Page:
Published May 25, 2010Before Today is the product of many firsts for L.A.-based outsider pop genius Ariel Pink: recording in a studio, working with a band, using a producer, releasing music on 4AD and, according to the man himself, making a legitimate album. For an artist who has built a career on producing singular leftfield music using the most insufficient means imaginable, this must have been an extraordinary adjustment. However, Pink and his crew of Graffiti artists sound like true professionals, flaunting their studio prowess on Before Today. Although it was co-produced by Rik Pekkonen (Bread, T-Rex, Sly Stone) and Quincy Jones's grandson, Sunny Levine, the studio upgrade only heightens the fidelity of the music. With this clarity, Pink's hypnagogic state becomes intensified. A re-recorded version of 2008's yacht rock classic "Can't Hear My Eyes" benefits from some polish, new single "Round and Round" struts like an aborted 10cc demo and "Beverly Kills" brings the boogie with some interspatial funk. But these newfound riches have hardly made him find the plot. Despite the coherency, Before Today is still far more bonkers than any other pop album in 2010 (see the gender confusion of "Menopause Man" for evidence). Purists may cry "sell-out" in disgust over ditching his shambolic, lo-fi trademark, but anyone interested in hearing this inimitable virtuoso fulfil his potential and produce the classic he was born to make look no further.
How was making this album different for you?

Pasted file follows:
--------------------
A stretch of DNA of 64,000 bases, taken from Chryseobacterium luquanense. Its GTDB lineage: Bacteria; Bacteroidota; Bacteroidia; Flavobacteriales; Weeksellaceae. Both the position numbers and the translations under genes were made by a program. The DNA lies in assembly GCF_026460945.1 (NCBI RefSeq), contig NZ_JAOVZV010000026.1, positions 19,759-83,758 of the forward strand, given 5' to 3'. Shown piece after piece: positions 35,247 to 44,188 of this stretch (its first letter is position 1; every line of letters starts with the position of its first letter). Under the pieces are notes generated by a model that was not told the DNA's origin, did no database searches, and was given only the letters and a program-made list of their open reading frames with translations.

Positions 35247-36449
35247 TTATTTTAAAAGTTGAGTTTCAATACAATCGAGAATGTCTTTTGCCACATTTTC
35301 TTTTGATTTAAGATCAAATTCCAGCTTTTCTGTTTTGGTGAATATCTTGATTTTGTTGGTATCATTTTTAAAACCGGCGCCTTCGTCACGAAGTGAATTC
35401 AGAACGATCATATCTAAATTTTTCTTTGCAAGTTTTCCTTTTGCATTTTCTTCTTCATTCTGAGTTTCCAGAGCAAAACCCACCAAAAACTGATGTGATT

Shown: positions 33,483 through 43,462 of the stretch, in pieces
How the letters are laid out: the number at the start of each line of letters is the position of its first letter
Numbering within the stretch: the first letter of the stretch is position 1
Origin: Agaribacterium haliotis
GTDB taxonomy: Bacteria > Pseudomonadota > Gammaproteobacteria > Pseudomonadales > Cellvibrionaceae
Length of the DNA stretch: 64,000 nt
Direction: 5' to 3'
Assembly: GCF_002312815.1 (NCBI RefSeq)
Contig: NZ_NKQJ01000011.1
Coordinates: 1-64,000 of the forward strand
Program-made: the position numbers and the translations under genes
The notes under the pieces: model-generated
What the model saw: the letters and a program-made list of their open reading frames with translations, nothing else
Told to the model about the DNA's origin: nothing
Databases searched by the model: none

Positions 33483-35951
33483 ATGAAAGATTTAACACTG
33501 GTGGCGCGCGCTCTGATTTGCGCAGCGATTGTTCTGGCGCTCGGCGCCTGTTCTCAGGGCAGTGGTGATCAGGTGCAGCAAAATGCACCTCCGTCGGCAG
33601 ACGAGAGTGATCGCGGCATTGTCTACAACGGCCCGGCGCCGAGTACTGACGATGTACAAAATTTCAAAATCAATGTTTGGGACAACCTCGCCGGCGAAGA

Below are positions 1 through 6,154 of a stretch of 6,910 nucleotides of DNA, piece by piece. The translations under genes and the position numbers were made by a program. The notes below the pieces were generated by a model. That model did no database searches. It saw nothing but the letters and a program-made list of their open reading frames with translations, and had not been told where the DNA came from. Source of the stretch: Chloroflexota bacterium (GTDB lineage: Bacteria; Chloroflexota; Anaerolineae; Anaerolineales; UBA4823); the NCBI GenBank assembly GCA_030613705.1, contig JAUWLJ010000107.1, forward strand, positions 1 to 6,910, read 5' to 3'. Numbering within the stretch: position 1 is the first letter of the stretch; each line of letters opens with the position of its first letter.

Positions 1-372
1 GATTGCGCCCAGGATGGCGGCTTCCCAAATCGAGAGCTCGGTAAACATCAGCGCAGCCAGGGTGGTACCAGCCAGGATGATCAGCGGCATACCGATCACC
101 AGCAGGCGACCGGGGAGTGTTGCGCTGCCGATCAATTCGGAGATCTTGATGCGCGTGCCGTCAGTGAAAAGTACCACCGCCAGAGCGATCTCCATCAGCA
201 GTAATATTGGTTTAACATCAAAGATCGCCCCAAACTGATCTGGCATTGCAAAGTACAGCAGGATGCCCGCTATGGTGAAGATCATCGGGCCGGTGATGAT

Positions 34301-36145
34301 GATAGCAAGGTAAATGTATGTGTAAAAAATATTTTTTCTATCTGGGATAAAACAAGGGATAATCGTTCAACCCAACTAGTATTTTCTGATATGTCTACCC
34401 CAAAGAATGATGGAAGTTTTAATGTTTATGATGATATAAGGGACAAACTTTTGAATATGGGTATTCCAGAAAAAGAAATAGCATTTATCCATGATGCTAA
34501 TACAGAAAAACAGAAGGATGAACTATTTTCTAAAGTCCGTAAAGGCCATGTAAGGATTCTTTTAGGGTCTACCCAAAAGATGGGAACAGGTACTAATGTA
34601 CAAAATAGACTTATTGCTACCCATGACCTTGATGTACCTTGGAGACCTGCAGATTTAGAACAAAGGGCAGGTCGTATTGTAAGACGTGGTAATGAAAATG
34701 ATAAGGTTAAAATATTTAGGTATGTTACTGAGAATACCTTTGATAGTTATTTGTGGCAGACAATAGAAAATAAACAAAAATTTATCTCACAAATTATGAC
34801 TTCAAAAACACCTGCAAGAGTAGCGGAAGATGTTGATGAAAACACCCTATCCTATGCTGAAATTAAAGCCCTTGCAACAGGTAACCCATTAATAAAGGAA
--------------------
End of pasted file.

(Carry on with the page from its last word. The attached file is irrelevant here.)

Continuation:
Working with a producer was a whole new thing. Working with a producer with the band was a totally new thing that opened up all these new issues. Ultimately, I think it worked out. I'm pretty happy with the record. We kind of rekindled the spark of musicality I didn't know if I had after a long period of time. Basically, I feel like it's the first record that I've ever made. Everything's so new about it; I feel like a new person, a new artist. In the past, it's almost like I was trickling out things about my past. I feel like there was a weird difference between me and even the way I felt about the music I was authorizing for release.
Would you agree that Before Today is easily your most polished record?
Yeah. I definitely put more time into those songs than I would have given them in any other light. We really tried to play the songs right and with precision ― those are things I never try to do. All of my previous records were recorded so hot on tape, hitting the metres in the red, that it's just a giant mess.
How are you finding operating as a band compared to doing it alone?
It's been a challenge since we started playing. Since I made the decision to put together the band, it's been a total test. I'm kind of against things as they come and they shock me out of my system. Then I deal with them and hopefully I don't repeat the same mistakes. It's taken me a while to do this with people and I don't like to do it alone anymore. I know the kind of results I get when I do it alone. I see [Before Today] as a product of these five people trying to be my dream band. That's kind of what I tell them when they want to know what to do. They look to me for the direction and what I'm going after and I've gotten better at what to tell people what to do [laughs]. (4AD)